Since the resumption of parliamentary business early this week, I had been eagerly waiting for Asad Umar to take the lead in dealing with it.

Around two months ago, when the COVID-19 appeared set to invade Pakistan, Prime Minister asked the Planning Minister to take charge of the National Command and Operational Center (NCOC).

This forum was established on SOS basis to check the mass scale spread of the pandemic. All outfits dealing with issues of public health and collecting intelligence-based data are represented there. During its daily meetings, chief ministers of our provinces consistently participate in its deliberations.  The high profile of this forum certainly created a stir, motivating many of us to presume that by combining their resources and collective wisdom, federal and the provincial governments were developing an effective and focused policy to combat COVID-19 through a consensus.

The said presumption also forced me to repeatedly suggest in this column that Asad Umar should stay present throughout the general discussion on Corona, in both the houses of parliament. The national assembly and the Senate have been meeting on alternate days. Their sessions were summoned, ostensibly to seek guidance of “our representatives” for concentrated reviewing of the strategy for dealing with Corona-driven issues.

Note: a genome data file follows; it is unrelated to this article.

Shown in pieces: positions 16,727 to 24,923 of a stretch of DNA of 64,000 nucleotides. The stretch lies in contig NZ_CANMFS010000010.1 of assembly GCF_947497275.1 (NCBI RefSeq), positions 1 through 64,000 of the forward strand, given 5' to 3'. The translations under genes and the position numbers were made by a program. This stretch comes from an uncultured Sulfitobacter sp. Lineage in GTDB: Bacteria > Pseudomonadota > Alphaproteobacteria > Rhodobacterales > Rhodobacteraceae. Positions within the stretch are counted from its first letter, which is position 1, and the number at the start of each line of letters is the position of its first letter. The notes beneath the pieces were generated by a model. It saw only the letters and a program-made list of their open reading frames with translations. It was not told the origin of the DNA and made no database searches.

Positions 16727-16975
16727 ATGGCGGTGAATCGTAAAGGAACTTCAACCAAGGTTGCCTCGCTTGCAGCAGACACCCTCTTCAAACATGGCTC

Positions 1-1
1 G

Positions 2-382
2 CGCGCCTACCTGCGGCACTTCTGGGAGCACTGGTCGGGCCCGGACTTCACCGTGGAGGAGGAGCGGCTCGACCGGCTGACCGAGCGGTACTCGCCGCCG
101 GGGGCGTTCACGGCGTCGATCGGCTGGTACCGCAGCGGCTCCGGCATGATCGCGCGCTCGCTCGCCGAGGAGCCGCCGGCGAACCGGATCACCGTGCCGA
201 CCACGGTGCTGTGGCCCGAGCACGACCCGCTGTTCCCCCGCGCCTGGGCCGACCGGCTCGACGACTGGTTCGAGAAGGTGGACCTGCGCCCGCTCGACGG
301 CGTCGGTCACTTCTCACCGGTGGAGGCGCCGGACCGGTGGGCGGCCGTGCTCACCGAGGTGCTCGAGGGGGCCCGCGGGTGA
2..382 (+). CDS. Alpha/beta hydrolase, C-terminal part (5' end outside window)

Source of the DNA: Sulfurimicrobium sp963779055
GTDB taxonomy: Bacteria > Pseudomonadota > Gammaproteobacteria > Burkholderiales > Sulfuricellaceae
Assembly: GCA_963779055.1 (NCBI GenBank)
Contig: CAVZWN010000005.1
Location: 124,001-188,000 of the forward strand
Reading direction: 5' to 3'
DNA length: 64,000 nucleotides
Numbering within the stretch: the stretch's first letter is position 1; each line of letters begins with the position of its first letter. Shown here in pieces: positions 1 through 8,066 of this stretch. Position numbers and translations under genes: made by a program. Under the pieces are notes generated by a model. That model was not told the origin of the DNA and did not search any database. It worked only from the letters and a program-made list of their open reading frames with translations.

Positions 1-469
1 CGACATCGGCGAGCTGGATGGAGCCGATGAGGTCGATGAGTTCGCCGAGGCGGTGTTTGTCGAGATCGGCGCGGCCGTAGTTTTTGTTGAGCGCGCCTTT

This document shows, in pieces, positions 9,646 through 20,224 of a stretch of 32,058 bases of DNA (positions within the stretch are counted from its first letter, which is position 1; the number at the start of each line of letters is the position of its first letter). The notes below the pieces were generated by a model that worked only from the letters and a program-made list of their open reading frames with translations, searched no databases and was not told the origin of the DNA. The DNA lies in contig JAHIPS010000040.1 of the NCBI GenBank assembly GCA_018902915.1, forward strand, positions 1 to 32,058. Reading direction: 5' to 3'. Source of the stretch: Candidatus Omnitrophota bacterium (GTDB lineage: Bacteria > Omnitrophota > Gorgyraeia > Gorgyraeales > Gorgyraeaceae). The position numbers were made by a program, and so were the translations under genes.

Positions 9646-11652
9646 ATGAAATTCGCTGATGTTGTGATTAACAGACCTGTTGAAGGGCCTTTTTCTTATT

Instead of staying focused on an issue of utmost public concern, however, most parliamentarians, from both sides of the aisle, preferred drifting to mudslinging and trivial point scoring. One would not hesitate to blame Shah Mahmood Qureshi for triggering the drift.

Initiating the discussion on COVID-19, in both the houses of parliament, the Foreign Minister primarily transmitted the message as if the Imran government had almost succeeded in preventing the mass scale spread of the pandemic, by devising an efficient strategy on its own. He kept projecting the thought as if the opposition parties were actually feeling envious of this success story. Instead of appreciating good deeds of the Imran government, its haters were spreading fake stories of doom and gloom.

While niggardly dismissing the doomsday possibilities, Shah Mahmood Qureshi specifically targeted the PPP-led government of Sindh. Blaming it for taking undue advantage of the provincial autonomy, guaranteed by the 18th amendment of our Constitution, the wily politician in Qureshi also dropped heavy hints to prepare us for the day when his party, i.e. the PTI, would also take full command and control of the second largest province of Pakistan.